Semen analysis in HTV seropositive men and in subjects at high risk for HTV infection
Authors: Dondero, Franco; Rossi, Tiziana; D'Offizi, Giampiero; Mazzilli, Fernando; Rosso, Rosamaria; Sarandrea, Nadia; Pinter, Elena; Aiuti, Fernando
Source: Human Reproduction, Volume 11, Number 4, April 1996 , pp. 765-768(4)
Publisher: Oxford University Press
Abstract:The main purpose of this research was (i) to perform a comparative study of sperm parameters in human immunodeficiency virus (HIV) seropositive and high risk subjects in order to identify any possible alterations in the semen which specifically result from HIV infection and (ii) to study the p24 antigen as an early diagnostic marker of infection in high risk subjects. HIV seropositive subjects showed no significant variations regarding sperm densities, motility and viscosity compared to high risk subjects and controls. On the other hand, these HIV seropositive subjects showed (a) a significantly higher percentage of cytoplasmic droplet forms and immature germ cells, perhaps caused by an early failure of epididymal function and/or by a condition of stress affecting spermatogenesis after HIV infection and (b) a significantly higher level of spermio-phage cells, suggesting that HIV activates mechanisms that increase spermiophagy. In addition, HiV seropositive men showed a significant positive correlation between blood CD4+ and sperm motility as well as a significant inverse correlation between CD4+ and sperm abnormalities. This is perhaps due to a decrease in testosteronaemia leading to defective epididymal sperm maturation. To date, p24 has not been found in the serum or seminal plasma of high risk subjects. The longitudinal study in progress should provide further information on this point.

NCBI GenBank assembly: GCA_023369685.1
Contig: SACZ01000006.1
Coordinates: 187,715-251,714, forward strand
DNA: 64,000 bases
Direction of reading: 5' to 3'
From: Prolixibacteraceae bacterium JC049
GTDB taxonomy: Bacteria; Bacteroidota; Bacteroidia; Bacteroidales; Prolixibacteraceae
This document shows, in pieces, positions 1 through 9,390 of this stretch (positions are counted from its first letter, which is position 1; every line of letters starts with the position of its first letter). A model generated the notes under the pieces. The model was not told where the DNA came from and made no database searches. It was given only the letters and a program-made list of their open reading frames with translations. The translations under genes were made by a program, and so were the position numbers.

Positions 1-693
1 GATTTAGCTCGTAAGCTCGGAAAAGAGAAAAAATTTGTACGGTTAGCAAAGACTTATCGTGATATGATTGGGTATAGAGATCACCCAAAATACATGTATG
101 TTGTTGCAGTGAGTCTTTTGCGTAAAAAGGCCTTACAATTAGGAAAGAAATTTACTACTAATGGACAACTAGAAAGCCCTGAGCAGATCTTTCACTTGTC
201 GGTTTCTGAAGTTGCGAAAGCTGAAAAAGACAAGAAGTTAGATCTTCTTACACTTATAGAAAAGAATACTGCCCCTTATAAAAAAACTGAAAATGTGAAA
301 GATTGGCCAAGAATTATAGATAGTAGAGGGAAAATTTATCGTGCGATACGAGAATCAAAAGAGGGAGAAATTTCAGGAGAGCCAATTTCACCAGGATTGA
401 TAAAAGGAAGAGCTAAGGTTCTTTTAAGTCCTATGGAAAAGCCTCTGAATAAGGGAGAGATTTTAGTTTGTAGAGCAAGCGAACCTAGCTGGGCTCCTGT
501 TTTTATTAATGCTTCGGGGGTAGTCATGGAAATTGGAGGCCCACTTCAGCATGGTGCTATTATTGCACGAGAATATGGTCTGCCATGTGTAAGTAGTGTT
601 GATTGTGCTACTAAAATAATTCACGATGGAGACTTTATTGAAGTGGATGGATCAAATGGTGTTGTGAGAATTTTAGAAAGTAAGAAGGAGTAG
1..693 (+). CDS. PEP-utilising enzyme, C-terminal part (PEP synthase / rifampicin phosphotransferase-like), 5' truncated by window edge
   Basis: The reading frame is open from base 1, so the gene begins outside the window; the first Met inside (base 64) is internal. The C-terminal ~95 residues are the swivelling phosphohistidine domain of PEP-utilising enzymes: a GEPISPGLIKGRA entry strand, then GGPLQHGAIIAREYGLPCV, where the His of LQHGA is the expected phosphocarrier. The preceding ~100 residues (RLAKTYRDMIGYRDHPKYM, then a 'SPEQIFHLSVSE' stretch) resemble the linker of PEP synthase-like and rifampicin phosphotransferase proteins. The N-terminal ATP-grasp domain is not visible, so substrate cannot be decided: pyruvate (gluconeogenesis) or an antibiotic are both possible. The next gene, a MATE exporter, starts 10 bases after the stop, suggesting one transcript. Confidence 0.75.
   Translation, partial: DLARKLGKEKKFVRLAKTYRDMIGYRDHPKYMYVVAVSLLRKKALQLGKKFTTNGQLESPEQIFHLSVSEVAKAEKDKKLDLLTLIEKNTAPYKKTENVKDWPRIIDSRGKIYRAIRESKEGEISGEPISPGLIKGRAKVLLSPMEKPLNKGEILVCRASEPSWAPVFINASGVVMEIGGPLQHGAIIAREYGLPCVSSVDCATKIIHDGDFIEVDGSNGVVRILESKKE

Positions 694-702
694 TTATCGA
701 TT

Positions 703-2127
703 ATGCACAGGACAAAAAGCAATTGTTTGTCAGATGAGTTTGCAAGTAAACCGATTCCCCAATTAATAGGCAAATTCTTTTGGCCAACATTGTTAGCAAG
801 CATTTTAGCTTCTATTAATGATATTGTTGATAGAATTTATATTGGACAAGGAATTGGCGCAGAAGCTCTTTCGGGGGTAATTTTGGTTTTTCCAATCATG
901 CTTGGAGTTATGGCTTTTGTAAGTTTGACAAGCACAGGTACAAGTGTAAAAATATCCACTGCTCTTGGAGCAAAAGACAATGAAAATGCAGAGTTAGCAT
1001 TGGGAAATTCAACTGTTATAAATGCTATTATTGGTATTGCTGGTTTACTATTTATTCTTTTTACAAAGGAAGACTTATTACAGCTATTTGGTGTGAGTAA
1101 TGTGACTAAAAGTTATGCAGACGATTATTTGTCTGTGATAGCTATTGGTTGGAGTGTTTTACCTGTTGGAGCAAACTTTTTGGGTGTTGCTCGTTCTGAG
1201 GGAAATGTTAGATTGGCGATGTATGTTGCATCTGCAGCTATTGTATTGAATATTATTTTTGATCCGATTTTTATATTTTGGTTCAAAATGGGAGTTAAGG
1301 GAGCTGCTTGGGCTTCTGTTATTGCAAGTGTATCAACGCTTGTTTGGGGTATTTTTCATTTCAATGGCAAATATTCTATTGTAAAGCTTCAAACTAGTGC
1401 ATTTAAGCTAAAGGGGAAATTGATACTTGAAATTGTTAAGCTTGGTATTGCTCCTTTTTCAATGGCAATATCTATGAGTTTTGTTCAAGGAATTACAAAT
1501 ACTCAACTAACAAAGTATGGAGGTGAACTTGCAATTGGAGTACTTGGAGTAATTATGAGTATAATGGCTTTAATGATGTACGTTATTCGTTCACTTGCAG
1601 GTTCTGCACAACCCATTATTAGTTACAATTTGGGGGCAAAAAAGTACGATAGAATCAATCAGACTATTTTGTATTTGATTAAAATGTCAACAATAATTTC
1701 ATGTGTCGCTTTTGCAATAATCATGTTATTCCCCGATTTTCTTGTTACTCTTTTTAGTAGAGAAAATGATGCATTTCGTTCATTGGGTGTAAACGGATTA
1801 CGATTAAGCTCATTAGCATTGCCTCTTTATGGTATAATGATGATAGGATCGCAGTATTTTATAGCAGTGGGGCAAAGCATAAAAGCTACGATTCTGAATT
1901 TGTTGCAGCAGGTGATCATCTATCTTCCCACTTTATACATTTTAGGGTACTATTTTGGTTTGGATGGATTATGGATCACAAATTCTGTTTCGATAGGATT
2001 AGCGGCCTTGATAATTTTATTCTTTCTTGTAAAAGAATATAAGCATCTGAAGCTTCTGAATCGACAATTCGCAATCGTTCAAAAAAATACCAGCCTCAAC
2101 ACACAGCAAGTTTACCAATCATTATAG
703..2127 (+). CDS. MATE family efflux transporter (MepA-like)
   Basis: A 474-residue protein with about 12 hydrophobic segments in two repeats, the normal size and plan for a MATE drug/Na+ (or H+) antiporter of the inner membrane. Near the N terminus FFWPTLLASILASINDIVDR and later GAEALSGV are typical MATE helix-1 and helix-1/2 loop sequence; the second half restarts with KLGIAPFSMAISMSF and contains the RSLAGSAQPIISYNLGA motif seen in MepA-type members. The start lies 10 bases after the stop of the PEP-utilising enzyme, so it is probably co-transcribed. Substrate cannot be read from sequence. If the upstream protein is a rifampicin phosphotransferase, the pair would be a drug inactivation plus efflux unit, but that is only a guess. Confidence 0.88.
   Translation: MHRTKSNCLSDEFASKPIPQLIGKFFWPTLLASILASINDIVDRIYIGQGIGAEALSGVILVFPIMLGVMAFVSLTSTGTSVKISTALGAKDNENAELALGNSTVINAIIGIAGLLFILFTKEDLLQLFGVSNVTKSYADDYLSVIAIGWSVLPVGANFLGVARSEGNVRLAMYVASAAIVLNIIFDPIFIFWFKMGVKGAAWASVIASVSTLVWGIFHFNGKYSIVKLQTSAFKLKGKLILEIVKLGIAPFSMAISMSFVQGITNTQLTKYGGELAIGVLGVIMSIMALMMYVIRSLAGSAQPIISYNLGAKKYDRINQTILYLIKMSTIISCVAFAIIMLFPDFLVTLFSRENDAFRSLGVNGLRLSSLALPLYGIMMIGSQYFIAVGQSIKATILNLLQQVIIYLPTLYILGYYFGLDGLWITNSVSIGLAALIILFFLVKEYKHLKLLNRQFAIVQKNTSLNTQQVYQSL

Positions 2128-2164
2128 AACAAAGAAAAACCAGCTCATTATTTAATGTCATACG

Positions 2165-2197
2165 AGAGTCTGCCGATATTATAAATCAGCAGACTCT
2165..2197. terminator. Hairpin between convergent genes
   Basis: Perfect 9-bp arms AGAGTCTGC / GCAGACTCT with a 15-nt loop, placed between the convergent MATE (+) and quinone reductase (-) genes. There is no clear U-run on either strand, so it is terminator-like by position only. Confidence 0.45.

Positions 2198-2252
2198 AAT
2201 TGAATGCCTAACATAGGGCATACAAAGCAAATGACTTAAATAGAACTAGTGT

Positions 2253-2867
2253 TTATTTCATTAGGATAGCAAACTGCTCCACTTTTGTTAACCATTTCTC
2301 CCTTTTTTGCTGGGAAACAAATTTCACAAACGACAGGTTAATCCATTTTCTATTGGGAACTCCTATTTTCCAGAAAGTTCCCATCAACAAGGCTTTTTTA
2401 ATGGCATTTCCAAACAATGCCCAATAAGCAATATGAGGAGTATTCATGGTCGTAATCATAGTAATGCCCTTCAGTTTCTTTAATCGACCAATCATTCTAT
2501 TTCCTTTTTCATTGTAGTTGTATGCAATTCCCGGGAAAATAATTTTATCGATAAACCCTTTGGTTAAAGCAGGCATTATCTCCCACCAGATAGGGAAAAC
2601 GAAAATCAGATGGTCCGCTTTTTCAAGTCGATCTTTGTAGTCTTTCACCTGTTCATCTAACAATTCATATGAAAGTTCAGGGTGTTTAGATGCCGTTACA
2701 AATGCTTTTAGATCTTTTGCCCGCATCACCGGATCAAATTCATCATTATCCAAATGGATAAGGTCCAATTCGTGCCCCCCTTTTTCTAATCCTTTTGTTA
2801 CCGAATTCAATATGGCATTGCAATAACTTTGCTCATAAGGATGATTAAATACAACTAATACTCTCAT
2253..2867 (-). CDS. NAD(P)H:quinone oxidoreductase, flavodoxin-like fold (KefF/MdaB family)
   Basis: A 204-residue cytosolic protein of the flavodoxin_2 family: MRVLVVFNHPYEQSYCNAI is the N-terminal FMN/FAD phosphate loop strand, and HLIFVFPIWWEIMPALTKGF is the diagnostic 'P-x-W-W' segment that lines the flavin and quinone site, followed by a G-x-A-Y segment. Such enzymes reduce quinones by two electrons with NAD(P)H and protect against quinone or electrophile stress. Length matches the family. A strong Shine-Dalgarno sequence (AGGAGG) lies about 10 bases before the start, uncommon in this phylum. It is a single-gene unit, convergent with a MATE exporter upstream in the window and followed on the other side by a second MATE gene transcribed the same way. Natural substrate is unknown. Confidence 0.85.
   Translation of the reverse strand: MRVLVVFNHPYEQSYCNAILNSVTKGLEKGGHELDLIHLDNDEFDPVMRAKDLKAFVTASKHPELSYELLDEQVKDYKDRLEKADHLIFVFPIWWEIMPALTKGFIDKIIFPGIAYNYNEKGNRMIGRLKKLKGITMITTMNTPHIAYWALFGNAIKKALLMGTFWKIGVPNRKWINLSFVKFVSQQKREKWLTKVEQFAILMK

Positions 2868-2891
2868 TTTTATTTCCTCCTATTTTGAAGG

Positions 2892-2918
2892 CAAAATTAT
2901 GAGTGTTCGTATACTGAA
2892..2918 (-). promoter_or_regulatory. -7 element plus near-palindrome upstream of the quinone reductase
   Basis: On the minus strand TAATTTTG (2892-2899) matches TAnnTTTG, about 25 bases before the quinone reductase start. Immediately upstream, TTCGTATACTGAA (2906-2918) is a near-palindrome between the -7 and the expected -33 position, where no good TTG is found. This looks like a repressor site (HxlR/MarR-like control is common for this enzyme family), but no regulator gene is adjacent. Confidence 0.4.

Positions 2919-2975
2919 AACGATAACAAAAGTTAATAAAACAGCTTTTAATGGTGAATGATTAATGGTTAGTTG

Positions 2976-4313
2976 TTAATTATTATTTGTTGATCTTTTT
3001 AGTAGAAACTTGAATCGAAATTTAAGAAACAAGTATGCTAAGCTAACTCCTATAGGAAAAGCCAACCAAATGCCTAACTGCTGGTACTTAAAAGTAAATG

Document Type: Research Article
Publication date: 1996-04-01
- Human Reproduction features full-length, peer-reviewed papers reporting original research, clinical case histories, as well as opinions and debates on topical issues. Papers published cover the scientific and medical aspects of reproductive physiology and pathology, endocrinology, andrology, gonad function, gametogenesis, fertilization, embryo development, implantation, pregnancy, genetics, genetic diagnosis, oncology, infectious disease, surgery, contraception, infertility treatment, psychology, ethics and social issues. The highest scientific and editorial standard is maintained throughout the journal along with a rapid rate of publication.